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FutureStarrThe Aftermath of First Republic's Seizure: A Look at the Job Cuts and What's Coming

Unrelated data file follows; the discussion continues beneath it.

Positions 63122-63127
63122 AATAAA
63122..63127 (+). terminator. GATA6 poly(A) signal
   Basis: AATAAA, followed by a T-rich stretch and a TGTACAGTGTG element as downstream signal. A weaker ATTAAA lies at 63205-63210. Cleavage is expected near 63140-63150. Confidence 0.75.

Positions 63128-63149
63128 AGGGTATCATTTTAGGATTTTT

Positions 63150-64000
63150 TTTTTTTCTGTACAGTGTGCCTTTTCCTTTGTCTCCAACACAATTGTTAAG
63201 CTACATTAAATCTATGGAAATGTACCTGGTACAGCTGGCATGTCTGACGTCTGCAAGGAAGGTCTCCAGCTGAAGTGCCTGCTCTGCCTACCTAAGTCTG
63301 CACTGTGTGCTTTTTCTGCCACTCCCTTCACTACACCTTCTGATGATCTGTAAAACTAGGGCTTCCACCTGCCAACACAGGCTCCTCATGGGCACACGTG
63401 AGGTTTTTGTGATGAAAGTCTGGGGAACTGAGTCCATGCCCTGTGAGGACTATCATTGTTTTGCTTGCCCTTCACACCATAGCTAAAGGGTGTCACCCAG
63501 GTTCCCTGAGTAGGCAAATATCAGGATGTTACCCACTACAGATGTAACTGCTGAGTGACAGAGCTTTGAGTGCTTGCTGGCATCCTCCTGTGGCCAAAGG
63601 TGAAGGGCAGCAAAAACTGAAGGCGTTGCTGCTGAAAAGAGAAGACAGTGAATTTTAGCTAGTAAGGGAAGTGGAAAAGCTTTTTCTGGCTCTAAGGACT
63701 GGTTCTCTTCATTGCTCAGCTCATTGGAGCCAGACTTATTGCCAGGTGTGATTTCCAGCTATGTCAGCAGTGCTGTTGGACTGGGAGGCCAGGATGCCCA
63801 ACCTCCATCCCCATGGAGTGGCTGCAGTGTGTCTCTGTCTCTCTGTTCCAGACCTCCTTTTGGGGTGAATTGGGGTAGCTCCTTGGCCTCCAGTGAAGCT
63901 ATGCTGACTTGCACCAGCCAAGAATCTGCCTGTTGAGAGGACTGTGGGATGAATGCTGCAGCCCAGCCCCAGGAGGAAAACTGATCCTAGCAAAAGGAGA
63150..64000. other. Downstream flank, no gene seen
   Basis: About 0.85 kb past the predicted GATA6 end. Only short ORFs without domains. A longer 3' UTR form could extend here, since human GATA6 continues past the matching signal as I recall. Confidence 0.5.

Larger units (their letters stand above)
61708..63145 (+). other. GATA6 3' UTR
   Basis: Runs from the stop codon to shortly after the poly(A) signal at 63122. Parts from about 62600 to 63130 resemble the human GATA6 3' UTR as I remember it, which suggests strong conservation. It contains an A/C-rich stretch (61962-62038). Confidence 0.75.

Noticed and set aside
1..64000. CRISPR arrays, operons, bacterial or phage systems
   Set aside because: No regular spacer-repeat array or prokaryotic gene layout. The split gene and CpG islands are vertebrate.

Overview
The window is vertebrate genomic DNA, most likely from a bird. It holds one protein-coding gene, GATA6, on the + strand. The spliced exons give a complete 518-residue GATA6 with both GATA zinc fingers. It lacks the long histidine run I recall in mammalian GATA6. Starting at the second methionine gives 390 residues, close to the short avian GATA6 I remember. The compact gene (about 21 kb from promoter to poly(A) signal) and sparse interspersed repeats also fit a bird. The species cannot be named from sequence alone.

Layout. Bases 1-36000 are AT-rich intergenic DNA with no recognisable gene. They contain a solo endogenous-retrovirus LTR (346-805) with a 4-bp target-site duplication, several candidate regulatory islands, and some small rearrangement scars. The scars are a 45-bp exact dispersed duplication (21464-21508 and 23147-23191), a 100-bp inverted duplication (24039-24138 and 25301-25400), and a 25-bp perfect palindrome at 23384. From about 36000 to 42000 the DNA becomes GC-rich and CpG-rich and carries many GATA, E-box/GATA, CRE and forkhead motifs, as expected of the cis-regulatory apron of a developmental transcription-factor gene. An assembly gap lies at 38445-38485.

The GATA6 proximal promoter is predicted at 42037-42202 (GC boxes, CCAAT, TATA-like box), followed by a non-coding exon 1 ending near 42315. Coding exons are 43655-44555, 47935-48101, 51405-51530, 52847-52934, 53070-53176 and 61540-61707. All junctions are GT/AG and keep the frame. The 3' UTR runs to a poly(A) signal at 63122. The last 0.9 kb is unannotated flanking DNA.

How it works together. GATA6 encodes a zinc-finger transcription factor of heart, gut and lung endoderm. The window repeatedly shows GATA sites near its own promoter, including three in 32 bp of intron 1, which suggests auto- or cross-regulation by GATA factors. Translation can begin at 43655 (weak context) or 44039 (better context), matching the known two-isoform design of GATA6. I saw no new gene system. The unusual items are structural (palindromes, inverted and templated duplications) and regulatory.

On Monday, JPMorgan Chase will acquire all insured deposits and assets of San Francisco-based bank which served affluent customers with assets frequently surpassing FDIC's $250,000 deposit insurance limit. Investors and depositors were concerned that Silicon Valley Bank could follow in the footsteps of Silicon Valley Bank and Signature Bank when both went under in March. Job Cuts and What’s the Aftermath? As investors digested news of First Republic Bank being taken over and acquired by JPMorgan Chase, its employees may have anticipated layoffs. First Republic is now the third midsize bank to fail within two months after Silicon Valley Bank and Signature Bank of New York both failed. JPMorgan's acquisition marks its second-largest failure since 2008 financial crisis. Following an unsuccessful weekend of attempts to sell First Republic, JPMorgan took swift action on Monday morning by seizing all deposits and assets from First Republic. JPMorgan is taking over all $92 billion deposits held with First Republic as well as most loans (about 173 billion), 30 billion securities holdings (roughly 30 billion of each), $173 billion loans and $30 billion securities (worth $30 billion total). Meanwhile, Federal Deposit Insurance Corporation will incur an approximate $13 billion loss. First Republic Bank was one of the many banks affected by the financial crisis that were unable to regain stability during and since it predominantly served wealthy clients in venture capital and did not offer low-interest mortgages to attract lower income customers like Silicon Valley Bank did. As a result, its issues were particularly acute. After SVB and Signature Bank collapsed, First Republic saw many accounts fall below the $250,000 FDIC-insured limit, leaving it vulnerable to an outright run on deposits similar to what took place there. Its deposits fell precipitously so quickly that rescue was required immediately. Even with their best efforts at finding a private solution, it became evident on Friday that government takeover was inevitable when shares of the privately held bank declined by 65-75% according to reports in The Financial Times (FT). The Financial Times (FT) reported that bank advisors were working on a plan to prevent the government from seizing it, though their efforts may have fallen short of being enough. If no private plans can be found to rescue it, the FDIC will have to decide whether to invoke systemic risk exception and protect larger deposits within this bank, similar to what it did at SVB and SBNY. The Bank’s Board of Directors First Republic's seizure is yet another indication that our banking system remains vulnerable to panic, as evidenced by Silicon Valley Bank's collapse last month. Furthermore, First Republic's issues raise alarm about its health as an investment vehicle that supports startups and technology companies essential to economic development. The FDIC announced it would impose "stricter risk-based capital standards" on First Republic and other large banks, potentially forcing them to raise billions in new capital or reduce investments. JPMorgan already faces such standards from this regulator. Investors were anticipating layoffs at their bank that could reach 20-25%. To help reduce borrowings and deposits while cutting costs, the company announced it will offer employees severance packages based on years of service as well as assistance in finding new employment - including legal advice to those on work visas. It also plans to focus on reducing borrowings and deposits as well as cutting costs. First Republic Bank was one of many midsize regional banks with assets exceeding $250 billion; however, its deposits weren't quite on par with those held by SVB and Signature Bank, but still boasted many affluent customers with accounts exceeding the $250,000 FDIC insured limit. Due to SVB's collapse causing a deposit run, First Republic lost about $100 billion in deposits, prompting it to borrow heavily from the Federal Reserve's discount-window facility and increase its cost of funds further as interest rate hikes reduced their holdings of bonds and loans on its books. JPMorgan joined 10 other large banks to deposit $30 billion into First Republic in March as part of an industry effort to rescue it; unfortunately, however, this wasn't sufficient and regulators stepped in. Investors were concerned that a government takeover of the bank might trigger withdrawals that would harm both consumers and other banks. As a result, the FDIC is running an auction to sell it; the winning bidder will assume most losses from failure and pay most losses from seizure. Deregulation has increased the chances that poorly supervised banks may be purchased by larger ones at taxpayer expense - thus forcing government intervention when that occurs. The FDIC The FDIC is taking steps to seize First Republic Bank, ending its turmoil following Silicon Valley Bank's collapse in March. An FDIC official noted that taking over First Republic will cost at least $13 billion; consumers may bear some of this cost as well. The agency may establish a bridge bank to take over First Republic's assets and liabilities. Or it could sell or pledge its assets to another financial firm. Initially, First Republic had hoped to reach an agreement before government took control, but that remains uncertain. JPMorgan emerged victorious after high-stakes talks spanning an entire weekend, which were considered competitive enough to minimize damage to the Federal Deposit Insurance Corporation's insurance fund while at the same time impacting First Republic shareholders and bondholders who face losses on their investments. First Republic's failure is also indicative of ongoing concerns over the U.S. banking system, which has struggled to adjust to an influx of deposits moving out in search of higher returns. First Republic was the third major bank failure since March. First Republic was a private bank serving wealthy clients with approximately $102 billion in assets. Based in California and catering mainly to coastal Americans with low-rate mortgages and other services, its stock price quickly plummeted after SVB collapsed and customers started withdrawing deposits from it. Federal regulators had serious reservations about First Republic's size and concentration of deposits. Their seizure by JPMorgan could prompt renewed calls for reform at the Federal Reserve, OCC and FDIC. Progressive Democrats were dismayed at the thought of JPMorgan taking over First Republic, given it would make the company even larger than before. One person familiar with the situation speculated that this factor likely tilted in favor of PNC; smaller regional banks also showed interest. JPMorgan Chase JPMorgan Chase & Co agreed on Monday to purchase First Republic Bank, the California lender seized by regulators earlier this month in an effort to end a banking crisis that has shaken industry. The deal allows depositors at First Republic to keep their money, and will end a massive run-off that saw its closure forced due to investors moving their funds out for better returns elsewhere. JPMorgan will pay about $229 billion for San Francisco-based bank TD Cowen, including assets and deposits, which analysts at TD Cowen project will cost the Federal Deposit Insurance Fund an expected loss of roughly $13 billion compared to IndyMac's massive failure in 2008 that cost the FDIC $20 billion in losses - one of the greatest financial disasters ever experienced by our nation. This agreement is expected to be "modestly EPS accretive", producing $500 million annually in incremental net income after any post-tax gain or restructuring costs are considered. This purchase involves the acquisition of First Republic's 84 branches with franchise agreements, deposits and $92 billion assets. Depositors at First Republic should expect full repayment of uninsured deposits transferred over to Chase as part of this deal, an essential provision to prevent a repeat of what occurred back in March when federal officials invoked law to back $30 billion worth of deposits at Silicon Valley Bank and Signature Bank, both of which ultimately failed. Investors and depositors were uneasy about First Republic's future following two banks collapsing quickly due to runs by wealthy customers. A number of large financial institutions attempted to give those institutions more time by pooling deposits in an attempt to calm panic, but this failed in First Republic's case, leading it to be taken over by the Federal Deposit Insurance Corp.